Stair Construction Regulatory Requirements Stair Construction Regulatory Requirements
There are varying specifications and building codes for stair construction for different municipalities, but most are similar. Experts have evaluated the best way to construct stairs to avoid accidents like tripping and rail collapses. If you are building a stairway for an emergency exit system, the regulations are very specific and strict because they must be safe for people to exit a building in an emergency. The Americans with Disabilities Act also has standards for stairway construction with regards to accessibility for people with disabilities, especially to allow them proper access and egress in the case of an emergency.
Specifications for Treads, Risers and Nosings
The main part of the stair, the part you step on, is called the tread. This is the width of the stair. The riser is what supports the tread and determines the height of the step. There are also staircases that are built with no rises, where the stairs are suspended. The nose is the edge of the step that overhangs the riser. For a stir without a rise, this is called the back-slope.
Overall staircases should not have a steepness or slope of more than 35 degrees. All risers must be the same height. The stairway width is determined by the potential occupant load. For 50 people of more this must be at least 44 inches. For occupancy of 49 people or less, the width must be at least 36 inches. The depth of an individual tread must be a minimum of 11 inches. The nose can overhand at most, 1 1/2 inches.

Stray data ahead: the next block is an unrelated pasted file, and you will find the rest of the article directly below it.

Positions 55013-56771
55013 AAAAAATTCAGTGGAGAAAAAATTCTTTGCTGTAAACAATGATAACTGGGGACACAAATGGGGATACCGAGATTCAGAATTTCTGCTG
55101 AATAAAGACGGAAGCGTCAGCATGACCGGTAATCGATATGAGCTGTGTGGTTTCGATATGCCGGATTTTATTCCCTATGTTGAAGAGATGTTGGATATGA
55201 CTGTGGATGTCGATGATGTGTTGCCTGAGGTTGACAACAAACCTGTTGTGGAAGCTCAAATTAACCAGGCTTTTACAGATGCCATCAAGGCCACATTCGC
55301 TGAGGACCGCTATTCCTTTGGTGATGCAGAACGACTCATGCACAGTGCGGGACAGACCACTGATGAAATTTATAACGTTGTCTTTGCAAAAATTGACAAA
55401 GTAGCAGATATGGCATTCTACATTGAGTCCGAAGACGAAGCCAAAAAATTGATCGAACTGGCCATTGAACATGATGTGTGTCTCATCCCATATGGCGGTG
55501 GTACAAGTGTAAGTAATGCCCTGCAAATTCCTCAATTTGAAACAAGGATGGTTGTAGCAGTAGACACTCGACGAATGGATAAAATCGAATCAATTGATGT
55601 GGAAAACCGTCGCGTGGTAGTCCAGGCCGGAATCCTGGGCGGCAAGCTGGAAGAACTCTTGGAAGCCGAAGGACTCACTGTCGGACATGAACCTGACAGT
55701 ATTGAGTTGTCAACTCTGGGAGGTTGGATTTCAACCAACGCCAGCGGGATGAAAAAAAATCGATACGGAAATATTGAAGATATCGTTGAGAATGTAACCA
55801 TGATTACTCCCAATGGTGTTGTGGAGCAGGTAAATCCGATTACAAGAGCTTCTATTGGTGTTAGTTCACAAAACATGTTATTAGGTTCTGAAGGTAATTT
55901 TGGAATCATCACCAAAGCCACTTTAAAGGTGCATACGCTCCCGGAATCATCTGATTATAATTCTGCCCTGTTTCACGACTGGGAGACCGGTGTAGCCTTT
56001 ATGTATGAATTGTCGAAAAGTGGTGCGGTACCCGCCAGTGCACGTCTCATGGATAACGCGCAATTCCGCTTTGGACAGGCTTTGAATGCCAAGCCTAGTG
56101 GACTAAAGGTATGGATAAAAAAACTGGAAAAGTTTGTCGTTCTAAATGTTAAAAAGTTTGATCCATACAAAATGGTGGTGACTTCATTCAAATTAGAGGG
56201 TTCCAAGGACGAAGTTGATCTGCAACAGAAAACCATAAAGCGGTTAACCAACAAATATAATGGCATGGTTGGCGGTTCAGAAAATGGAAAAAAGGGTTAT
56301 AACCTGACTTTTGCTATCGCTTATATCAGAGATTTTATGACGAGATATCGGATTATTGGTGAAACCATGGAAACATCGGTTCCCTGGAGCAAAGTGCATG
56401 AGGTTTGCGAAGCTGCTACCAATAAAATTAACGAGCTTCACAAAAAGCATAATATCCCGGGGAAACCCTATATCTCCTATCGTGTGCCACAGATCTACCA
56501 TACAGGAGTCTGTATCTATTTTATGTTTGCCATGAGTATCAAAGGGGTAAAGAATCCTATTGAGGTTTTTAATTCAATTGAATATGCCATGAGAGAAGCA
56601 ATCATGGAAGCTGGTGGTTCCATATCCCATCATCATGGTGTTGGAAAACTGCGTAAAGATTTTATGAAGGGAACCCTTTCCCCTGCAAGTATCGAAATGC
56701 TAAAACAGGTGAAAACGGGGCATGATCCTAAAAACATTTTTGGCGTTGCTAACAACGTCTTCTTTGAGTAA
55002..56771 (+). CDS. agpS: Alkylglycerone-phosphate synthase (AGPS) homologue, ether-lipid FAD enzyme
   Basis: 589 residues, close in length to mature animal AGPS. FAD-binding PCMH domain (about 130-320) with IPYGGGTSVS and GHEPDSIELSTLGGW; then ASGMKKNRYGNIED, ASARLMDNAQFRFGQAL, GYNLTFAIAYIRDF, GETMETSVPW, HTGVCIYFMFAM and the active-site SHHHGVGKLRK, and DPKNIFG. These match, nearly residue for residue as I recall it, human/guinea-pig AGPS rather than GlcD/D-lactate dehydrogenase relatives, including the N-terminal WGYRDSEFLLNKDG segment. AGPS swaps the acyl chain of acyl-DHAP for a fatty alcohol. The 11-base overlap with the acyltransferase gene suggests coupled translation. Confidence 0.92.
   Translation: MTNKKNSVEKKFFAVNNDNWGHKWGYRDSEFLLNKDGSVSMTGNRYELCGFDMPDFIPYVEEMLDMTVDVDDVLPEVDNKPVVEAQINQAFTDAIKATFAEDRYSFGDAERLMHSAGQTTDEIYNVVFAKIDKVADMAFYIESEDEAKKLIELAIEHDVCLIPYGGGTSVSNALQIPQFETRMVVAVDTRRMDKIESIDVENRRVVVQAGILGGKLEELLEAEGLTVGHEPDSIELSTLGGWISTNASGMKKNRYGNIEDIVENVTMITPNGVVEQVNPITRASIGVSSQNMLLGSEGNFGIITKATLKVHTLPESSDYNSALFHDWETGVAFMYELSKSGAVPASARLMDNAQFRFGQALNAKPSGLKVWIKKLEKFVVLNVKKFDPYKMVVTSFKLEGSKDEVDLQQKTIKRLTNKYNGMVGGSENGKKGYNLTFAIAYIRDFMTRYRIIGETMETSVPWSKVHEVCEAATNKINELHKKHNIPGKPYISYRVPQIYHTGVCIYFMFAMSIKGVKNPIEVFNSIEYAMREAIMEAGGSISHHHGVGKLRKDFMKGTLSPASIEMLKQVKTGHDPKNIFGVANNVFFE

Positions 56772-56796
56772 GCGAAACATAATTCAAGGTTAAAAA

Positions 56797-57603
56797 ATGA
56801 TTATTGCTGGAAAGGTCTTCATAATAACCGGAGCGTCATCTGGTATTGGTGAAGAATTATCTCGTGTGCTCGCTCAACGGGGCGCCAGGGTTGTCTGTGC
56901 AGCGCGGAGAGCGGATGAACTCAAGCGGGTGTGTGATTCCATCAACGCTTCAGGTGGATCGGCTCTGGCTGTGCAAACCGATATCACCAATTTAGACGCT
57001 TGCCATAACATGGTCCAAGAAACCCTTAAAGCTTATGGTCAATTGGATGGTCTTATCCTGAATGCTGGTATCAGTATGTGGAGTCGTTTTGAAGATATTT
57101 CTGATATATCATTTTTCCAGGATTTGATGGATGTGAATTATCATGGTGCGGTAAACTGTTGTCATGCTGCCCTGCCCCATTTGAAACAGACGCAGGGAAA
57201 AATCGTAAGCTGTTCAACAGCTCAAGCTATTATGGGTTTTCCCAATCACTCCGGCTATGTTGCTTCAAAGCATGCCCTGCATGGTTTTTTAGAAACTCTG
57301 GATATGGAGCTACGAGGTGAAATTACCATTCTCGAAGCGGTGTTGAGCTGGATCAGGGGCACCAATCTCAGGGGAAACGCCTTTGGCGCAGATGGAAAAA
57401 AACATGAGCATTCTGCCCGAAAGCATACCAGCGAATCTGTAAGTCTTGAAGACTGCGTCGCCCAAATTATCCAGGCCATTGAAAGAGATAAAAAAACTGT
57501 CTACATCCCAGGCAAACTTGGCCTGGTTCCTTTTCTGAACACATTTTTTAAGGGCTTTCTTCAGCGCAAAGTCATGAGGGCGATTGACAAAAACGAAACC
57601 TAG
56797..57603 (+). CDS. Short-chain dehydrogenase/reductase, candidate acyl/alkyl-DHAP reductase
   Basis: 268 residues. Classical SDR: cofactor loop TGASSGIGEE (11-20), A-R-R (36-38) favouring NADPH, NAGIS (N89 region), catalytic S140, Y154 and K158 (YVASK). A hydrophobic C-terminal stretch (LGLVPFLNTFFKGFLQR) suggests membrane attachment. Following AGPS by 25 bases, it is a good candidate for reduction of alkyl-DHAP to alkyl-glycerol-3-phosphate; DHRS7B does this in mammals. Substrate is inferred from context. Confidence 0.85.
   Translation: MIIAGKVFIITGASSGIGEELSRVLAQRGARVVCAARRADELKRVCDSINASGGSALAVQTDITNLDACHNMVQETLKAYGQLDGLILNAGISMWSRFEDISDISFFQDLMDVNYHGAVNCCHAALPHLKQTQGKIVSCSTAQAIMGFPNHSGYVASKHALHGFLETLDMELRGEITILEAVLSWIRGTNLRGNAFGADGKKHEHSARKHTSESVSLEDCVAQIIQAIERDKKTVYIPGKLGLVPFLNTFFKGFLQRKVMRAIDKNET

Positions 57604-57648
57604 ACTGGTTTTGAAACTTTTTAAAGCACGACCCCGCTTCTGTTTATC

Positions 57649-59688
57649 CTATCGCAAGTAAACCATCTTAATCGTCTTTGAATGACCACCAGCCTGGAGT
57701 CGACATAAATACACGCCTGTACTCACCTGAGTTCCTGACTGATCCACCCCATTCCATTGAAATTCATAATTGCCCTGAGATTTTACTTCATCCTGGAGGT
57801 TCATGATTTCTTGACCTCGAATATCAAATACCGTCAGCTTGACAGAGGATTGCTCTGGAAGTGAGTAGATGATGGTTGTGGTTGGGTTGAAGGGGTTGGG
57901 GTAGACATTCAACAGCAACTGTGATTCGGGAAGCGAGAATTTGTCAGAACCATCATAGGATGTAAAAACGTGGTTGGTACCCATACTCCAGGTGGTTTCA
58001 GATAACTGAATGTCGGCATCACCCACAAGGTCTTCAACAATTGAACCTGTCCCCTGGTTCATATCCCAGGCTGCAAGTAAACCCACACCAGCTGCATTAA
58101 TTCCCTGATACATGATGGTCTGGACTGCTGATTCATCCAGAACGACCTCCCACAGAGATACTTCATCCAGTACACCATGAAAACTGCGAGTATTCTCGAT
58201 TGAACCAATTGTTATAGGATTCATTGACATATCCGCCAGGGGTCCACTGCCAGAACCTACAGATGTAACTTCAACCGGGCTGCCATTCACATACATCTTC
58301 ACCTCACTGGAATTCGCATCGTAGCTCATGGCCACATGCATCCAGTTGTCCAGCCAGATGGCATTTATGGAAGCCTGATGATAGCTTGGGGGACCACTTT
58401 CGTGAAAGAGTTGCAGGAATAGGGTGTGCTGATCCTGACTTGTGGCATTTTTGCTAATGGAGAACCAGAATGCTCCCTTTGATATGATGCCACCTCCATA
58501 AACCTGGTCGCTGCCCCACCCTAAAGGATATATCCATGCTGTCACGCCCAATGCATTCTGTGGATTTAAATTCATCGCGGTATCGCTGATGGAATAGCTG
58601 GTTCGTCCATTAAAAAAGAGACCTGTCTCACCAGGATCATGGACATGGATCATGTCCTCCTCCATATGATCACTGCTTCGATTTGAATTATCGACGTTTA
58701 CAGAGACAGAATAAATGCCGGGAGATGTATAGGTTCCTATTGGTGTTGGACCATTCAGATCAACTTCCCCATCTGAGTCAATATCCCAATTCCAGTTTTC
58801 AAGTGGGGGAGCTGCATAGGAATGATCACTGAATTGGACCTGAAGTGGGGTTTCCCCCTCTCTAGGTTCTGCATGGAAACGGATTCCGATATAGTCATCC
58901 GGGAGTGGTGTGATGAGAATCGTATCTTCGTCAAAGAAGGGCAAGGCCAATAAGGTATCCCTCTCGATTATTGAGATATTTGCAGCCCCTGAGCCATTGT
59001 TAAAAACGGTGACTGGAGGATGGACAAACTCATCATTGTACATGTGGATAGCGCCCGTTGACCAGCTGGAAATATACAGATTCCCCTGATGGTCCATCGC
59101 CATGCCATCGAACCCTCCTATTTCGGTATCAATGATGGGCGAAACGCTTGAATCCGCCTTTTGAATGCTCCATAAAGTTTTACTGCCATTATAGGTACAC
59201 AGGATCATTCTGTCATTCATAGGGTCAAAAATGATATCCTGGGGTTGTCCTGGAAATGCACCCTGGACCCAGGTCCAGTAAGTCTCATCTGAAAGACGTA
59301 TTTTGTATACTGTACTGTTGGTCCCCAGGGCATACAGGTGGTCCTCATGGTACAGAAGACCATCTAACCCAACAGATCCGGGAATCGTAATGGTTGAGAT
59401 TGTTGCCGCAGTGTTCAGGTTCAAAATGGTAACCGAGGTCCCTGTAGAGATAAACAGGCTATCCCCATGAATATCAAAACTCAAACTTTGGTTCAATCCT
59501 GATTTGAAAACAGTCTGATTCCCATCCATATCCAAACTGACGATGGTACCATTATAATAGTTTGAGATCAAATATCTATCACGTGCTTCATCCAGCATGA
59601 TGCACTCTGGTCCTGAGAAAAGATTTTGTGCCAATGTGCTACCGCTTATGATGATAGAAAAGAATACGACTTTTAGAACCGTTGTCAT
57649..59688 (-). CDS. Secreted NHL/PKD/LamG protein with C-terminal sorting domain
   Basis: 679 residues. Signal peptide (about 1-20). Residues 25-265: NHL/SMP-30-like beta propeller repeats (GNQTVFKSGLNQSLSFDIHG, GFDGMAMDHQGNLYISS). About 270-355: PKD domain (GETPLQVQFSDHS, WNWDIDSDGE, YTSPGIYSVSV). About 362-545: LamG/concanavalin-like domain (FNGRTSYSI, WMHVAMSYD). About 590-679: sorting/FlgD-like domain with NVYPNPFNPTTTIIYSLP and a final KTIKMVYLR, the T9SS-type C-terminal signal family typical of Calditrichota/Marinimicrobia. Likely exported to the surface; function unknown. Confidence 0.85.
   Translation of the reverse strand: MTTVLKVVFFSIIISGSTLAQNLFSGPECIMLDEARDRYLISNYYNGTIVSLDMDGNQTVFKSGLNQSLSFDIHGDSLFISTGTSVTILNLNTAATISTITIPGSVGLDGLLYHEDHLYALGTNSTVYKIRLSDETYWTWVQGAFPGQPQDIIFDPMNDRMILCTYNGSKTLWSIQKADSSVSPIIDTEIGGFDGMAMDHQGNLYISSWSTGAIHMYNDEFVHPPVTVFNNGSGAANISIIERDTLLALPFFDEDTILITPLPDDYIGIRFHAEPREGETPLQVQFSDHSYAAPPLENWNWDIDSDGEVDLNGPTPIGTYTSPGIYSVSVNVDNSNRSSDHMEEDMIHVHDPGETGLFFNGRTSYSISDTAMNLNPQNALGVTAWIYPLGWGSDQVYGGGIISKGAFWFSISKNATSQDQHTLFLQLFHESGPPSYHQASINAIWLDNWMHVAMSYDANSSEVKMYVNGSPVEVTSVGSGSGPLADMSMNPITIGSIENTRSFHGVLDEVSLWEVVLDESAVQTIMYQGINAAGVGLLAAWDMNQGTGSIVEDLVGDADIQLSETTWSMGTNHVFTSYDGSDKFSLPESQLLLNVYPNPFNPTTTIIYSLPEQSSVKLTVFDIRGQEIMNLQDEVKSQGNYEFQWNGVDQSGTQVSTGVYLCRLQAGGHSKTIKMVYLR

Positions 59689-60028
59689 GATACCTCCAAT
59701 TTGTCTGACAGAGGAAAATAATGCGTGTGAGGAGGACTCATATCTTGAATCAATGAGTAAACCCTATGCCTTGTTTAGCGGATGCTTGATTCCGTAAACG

Specifications for Handrails and Guardrails
Handrails or guardrails are the barriers that run along the side of the staircase. These safety devices are required in commercial or public buildings on both sides of a staircase. The height of the rail must be 34 to 38 inches above the nose or tread of each stair. In a commercial stairway, there must be multiple guardrails in the open space between the handrail and the stairs. The space between individual guardrails cannot exceed 4 inches in order to protect children from falling through.
Specifications for Landings
A landing is the floor that is above and below a stairway. The landing cannot be less than the width of the stairway and has a requirement of at least 44 inches in length in public and commercial structures. In a private dwelling, the landing must be at least 36 inches long. For curved stairways, the landing must be wider than the stairway in the path of travel. If there is a door which opens onto the stairway landings, it cannot extend over 7 inches into the landing and is not allowed to shorten the width of the landing by more than half. There are also guardrails for landing and before installing one; you should also check specifications and regulations for this type of rail.